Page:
The extreme positions taken by these two states at first struck terror into the hearts of many small vintners. But in a surprise turn of events, the ominous statements galvanized unexpected support for direct shipping into effective action. In hindsight, the emphatic reactions by the two states seem to have actually done a great service to the wine industry, by polarizing public opinion and inciting more reasonable factions to take action.

What has happened in Michigan is an instructive case history of how the battle lines are being drawn and what forces are coming to the table. When the LCC announcement was made, the Michigan wineries immediately cried that the proposed ban on direct shipping was "a life or death issue." A sympathetic media, especially the Detroit Free Press, which had recently published an exposé on the distributors' influence over the MLCC, rallied the public to the cause of free trade and protecting the in-state wineries. Politicians quickly stepped in to try to mediate the dispute, and wine country legislators organized a series of meetings with the wineries' and the distributors' trade organizations to find a solution.

Consumers in Michigan also organized their own "grassroots" group called Wine Consumers Across Michigan ( "because wine consumers need a voice at the table to remind Michigan's government and wine distribution monopoly that they need to serve the interests of our state's consumers." This group's membership is 100% consumers, and it has no financial ties to any tier of the wine industry.

The outcry over MLCC's initial position has made its way to the top. Michigan's Governor Jennifer Granholm has recently indicated her willingness to sign a direct shipping law, saying, "I think you can achieve the purposes of the regulatory system, and still allow personal consumption, and ordering over the Internet. I think you can achieve a balance."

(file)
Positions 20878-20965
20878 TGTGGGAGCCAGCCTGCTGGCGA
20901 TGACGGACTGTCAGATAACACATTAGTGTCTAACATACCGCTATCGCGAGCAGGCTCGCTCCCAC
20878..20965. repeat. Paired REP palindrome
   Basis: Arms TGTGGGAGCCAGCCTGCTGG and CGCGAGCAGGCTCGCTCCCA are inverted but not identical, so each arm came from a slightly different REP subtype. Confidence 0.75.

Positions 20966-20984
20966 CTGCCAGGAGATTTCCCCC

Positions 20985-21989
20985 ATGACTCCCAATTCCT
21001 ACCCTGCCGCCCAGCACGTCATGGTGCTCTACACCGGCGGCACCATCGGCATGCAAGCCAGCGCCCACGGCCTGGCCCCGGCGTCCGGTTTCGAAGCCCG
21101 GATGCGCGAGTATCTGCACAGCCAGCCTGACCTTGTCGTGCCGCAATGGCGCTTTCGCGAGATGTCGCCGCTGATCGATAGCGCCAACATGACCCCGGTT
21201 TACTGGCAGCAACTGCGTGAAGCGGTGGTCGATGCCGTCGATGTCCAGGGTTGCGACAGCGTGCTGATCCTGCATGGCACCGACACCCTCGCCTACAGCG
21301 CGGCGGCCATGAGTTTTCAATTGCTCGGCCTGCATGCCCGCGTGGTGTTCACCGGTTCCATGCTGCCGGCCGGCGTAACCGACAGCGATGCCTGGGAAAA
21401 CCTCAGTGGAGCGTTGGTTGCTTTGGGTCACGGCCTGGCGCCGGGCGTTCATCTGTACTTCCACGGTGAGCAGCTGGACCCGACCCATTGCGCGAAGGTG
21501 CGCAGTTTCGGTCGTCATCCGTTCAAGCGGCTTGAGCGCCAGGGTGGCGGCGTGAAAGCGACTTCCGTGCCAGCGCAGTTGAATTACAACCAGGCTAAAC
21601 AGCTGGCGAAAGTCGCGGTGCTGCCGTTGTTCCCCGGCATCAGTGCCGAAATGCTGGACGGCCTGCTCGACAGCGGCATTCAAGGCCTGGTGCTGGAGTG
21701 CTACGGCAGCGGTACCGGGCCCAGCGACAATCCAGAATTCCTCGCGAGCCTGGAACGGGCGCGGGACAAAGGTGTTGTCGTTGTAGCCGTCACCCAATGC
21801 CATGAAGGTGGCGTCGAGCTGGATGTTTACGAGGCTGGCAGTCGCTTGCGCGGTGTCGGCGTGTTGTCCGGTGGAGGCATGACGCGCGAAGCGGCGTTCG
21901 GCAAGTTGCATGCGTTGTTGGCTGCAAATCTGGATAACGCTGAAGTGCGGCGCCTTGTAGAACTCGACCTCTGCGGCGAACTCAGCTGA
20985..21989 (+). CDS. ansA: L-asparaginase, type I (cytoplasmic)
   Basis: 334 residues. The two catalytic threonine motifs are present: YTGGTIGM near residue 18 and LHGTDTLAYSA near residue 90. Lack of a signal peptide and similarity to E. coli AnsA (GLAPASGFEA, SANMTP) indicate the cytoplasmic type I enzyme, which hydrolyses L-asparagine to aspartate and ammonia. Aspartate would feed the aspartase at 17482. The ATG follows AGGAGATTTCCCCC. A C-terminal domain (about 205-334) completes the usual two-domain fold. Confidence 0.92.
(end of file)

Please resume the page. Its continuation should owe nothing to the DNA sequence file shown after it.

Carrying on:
Other states affected by the Supreme Court decision are taking a more moderate approach to correcting their discriminatory laws. For example, New York's governor has come out in favor of direct shipping. Hopefully, his constituents and legislative branch will back him up.


The ripple effect in other states

As a result of the Supreme Court decision on the issue of direct shipping, change is in the air, even in states whose laws were not examined by the Supreme Court case. Public support for change in alcohol marketing, which has grown slowly in recent years but lacked a focus and a realistic outlet until now, is finally coming into its own. As a result, many states not directly affected by the decision are considering direct shipping legislation.

The Supreme Court decision did not directly outlaw reciprocal shipping laws, but it did indicate that such laws were part of a discriminatory patchwork of laws affecting the interstate shipment of wine. In response, many of the reciprocal states are considering replacing their reciprocity statute with a permit system for direct shipments of wine. Wine industry trade organizations are currently working out the details of how such legislation should be drafted and carried in the various states.

The next challenges for direct shipping

Now that the direct shipping battle has moved to the state legislatures, the goal will be to get as many states as possible to adopt permit laws allowing wineries to ship to consumers. In the last ten years, several states have already created direct shipping permits. Some are relatively user-friendly, but others are so complex, burdensome, or expensive that not even a single winery has ever applied for one. Arizona's direct shipping permit is a case in point.